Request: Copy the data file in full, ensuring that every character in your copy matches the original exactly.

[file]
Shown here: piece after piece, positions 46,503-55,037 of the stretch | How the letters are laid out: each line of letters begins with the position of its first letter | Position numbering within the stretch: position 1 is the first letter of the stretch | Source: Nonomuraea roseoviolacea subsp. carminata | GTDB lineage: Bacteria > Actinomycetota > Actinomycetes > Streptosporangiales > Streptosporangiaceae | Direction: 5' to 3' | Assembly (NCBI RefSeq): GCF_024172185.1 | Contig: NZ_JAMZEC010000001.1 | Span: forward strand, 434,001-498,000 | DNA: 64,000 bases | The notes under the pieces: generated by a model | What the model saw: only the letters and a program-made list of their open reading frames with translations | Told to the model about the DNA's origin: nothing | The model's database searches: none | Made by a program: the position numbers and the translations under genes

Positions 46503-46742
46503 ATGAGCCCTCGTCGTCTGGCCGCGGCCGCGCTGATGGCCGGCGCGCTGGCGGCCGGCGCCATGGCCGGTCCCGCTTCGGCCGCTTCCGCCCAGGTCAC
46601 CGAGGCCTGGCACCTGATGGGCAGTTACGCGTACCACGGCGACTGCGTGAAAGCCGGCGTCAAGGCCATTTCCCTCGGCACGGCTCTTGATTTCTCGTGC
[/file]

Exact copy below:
Shown here: piece after piece, positions 46,503-55,037 of the stretch | How the letters are laid out: each line of letters begins with the position of its first letter | Position numbering within the stretch: position 1 is the first letter of the stretch | Source: Nonomuraea roseoviolacea subsp. carminata | GTDB lineage: Bacteria > Actinomycetota > Actinomycetes > Streptosporangiales > Streptosporangiaceae | Direction: 5' to 3' | Assembly (NCBI RefSeq): GCF_024172185.1 | Contig: NZ_JAMZEC010000001.1 | Span: forward strand, 434,001-498,000 | DNA: 64,000 bases | The notes under the pieces: generated by a model | What the model saw: only the letters and a program-made list of their open reading frames with translations | Told to the model about the DNA's origin: nothing | The model's database searches: none | Made by a program: the position numbers and the translations under genes

Positions 46503-46742
46503 ATGAGCCCTCGTCGTCTGGCCGCGGCCGCGCTGATGGCCGGCGCGCTGGCGGCCGGCGCCATGGCCGGTCCCGCTTCGGCCGCTTCCGCCCAGGTCAC
46601 CGAGGCCTGGCACCTGATGGGCAGTTACGCGTACCACGGCGACTGCGTGAAAGCCGGCGTCAAGGCCATTTCCCTCGGCACGGCTCTTGATTTCTCGTGC